Renovate or sell? Deciding on whether to love it or list it.

Couple working on reconstruction of their apartment

If one of your goals this year is a new home, you might not need to pack up your belongings and look too far. Your current home could turn into your new home if you think outside the box and choose to renovate.

To help you decide, should you stay, or should you go, we’ve put together a helpful guide on renovation options and other things to consider.

Your extending options

There are many reasons for wanting to move to a new home, but the most popular is needing more space. Depending on the type of house you live in you could achieve more space by extending outwards or upwards.

If you’re in a semi-detached, is there space at the side of the house to extend your living area and even continue the extension to two floors and add an additional bedroom or bathroom upstairs? Yes, this will eat into your outdoor space, but many side extensions can be achieved by getting rid of the driveway that you don’t use or even the garage that stores more boxes than cars.

If the side isn’t an option, could you afford to extend into your garden? Even by extending by a few feet you can gain a much bigger kitchen without losing too much of your outdoor space. If this is the option you choose, why not add French or bi-folding doors to the kitchen which gives the feel of more space and leads naturally into the garden, bringing the outside in. It makes your garden and rooms have a continuous feel rather than being blocked off.

When extending outwards is ruled out, think about going upwards. If your loft space is a good size, you could add an additional bedroom, and an en-suite if you’re lucky. One thing you’ll need to consider is how you would access the loft area – the stairs need to go somewhere! Normally they would go in the hallway but if this isn’t an option you may need to consider adding access via one of your existing rooms. To accommodate the stairs, you may need to re-jig your upstairs layout so again consider this before work goes too far.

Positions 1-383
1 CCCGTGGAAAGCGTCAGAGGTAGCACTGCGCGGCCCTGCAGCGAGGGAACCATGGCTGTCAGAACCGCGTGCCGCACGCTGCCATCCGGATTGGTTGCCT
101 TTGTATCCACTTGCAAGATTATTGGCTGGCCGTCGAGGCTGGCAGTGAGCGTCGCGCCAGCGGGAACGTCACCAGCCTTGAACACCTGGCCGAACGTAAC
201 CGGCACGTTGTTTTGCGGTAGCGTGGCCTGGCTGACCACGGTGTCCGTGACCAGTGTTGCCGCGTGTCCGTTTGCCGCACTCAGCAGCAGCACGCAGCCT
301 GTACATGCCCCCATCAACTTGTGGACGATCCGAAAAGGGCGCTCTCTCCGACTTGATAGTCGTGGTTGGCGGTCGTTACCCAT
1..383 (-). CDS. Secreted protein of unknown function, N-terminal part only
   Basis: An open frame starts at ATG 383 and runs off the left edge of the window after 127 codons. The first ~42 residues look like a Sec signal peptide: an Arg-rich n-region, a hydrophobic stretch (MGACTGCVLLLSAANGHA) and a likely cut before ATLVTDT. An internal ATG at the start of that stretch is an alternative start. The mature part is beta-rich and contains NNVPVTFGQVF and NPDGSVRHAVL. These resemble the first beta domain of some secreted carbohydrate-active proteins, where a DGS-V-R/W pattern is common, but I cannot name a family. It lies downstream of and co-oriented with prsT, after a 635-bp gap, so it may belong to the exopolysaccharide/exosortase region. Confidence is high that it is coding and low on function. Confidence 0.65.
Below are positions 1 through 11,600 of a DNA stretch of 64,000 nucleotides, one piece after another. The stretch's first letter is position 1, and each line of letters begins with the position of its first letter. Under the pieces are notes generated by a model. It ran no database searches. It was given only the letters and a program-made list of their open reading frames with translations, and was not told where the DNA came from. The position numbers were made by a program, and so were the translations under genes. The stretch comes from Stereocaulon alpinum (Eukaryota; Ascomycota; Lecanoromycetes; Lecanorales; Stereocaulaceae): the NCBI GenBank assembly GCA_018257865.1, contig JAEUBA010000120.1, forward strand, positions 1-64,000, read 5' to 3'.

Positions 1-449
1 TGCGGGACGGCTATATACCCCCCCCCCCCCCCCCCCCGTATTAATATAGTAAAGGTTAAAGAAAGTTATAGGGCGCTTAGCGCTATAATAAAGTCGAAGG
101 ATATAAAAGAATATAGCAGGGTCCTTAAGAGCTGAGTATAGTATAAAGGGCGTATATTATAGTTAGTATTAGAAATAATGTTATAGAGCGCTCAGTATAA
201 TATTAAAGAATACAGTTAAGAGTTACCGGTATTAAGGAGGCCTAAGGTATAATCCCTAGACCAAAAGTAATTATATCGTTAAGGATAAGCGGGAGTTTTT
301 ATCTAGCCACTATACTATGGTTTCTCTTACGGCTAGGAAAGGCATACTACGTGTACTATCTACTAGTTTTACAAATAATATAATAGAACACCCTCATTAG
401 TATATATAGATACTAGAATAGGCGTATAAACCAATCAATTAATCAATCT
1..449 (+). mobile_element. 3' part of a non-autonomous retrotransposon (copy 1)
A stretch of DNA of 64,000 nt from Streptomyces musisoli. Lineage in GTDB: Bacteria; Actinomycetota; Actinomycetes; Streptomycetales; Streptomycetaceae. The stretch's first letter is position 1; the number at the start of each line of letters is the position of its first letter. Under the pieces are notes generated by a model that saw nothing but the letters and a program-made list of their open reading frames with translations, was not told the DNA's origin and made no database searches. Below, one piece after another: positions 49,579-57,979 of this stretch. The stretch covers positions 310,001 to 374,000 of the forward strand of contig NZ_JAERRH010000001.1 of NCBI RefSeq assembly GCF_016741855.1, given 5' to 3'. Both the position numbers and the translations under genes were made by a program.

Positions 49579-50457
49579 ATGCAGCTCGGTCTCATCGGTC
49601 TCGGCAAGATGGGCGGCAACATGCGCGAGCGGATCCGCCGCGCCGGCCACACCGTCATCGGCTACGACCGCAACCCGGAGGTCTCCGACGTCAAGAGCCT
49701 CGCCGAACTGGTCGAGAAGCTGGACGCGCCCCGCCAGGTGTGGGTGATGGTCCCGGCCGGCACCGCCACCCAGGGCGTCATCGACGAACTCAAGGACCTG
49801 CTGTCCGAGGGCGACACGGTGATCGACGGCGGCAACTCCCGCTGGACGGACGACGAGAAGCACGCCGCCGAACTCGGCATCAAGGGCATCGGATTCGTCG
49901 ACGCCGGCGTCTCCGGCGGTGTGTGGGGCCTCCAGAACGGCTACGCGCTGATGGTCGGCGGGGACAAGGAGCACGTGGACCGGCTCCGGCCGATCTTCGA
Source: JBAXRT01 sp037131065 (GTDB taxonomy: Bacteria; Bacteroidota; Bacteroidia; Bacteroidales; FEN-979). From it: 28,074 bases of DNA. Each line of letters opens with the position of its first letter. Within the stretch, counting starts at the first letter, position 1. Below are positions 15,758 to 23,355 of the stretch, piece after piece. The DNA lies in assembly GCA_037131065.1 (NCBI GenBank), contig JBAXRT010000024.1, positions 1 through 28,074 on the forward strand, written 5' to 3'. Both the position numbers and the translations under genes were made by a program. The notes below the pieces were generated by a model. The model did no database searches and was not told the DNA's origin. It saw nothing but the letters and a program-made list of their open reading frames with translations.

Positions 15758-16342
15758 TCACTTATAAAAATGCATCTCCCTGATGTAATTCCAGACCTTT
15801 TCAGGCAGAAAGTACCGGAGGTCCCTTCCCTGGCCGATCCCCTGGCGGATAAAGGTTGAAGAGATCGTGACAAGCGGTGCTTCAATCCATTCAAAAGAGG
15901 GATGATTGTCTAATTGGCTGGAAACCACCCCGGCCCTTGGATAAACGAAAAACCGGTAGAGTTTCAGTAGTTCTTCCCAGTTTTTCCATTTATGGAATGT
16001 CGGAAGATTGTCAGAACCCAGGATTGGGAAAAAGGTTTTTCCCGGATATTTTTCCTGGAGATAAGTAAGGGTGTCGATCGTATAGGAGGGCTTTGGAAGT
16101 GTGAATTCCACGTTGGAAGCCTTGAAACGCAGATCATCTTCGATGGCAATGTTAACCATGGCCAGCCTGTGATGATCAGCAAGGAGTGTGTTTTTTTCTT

Paying for your renovations

No matter what option you go for, if you do choose to renovate your home there is a cost involved. These include planning permission for the work, hiring labourers, materials and even an architect or designer depending on the level of work. If you’re extending to add a new kitchen or bathroom, you’ll also have the cost of installation and fitting. Before you agree to any work, we’d recommend getting quotes from 2 or 3 builders first to get an overall idea of how much the work will cost. Try and factor in as much as possible, even down to small things like fittings and fixtures. Once you’ve got a rough idea of the full costs, add some extra for contingencies as with all major work, you might hit some bumps along the way.

Financing the renovation is another decision to make. There are several options from savings, getting a loan, credit card or re-mortgaging your home.  Remember that any option that involves financing by borrowing credit will have an effect on your credit score, so make sure you factor this in along with your affordability. Borrowing large amounts of money can take years to pay off so always consider this with your current outgoings and think about any future outgoings too. Re-mortgaging for home improvements is really common so speak to your current provider for more details.

Other considerations

Even small renovations can cause disruptions to your life, from days of no water when plumbing is involved, to having to move out temporarily whilst major work is being done. You need to consider the impact the work will have, especially if you have small children and pets or even that you work from home. When speaking to your builder, ask them about rough timescales and if they expect any days without electricity, water and other essentials. Depending on your own work schedule too, you may need to take some time off to be around for labourers coming and going or be available for deliveries.

You also may need to adapt your plans if you don’t get sign off on building warrants, so be prepared to be flexible. Also, even if you do get all the legal sign offs, it’s worth letting your neighbours know that you’re getting work done. Giving them a heads up will hopefully deal with any concerns head on and minimise complaints.


If you decide to renovate, remember you can still check out the thousands of Scottish properties at s1homes for some inspiration.

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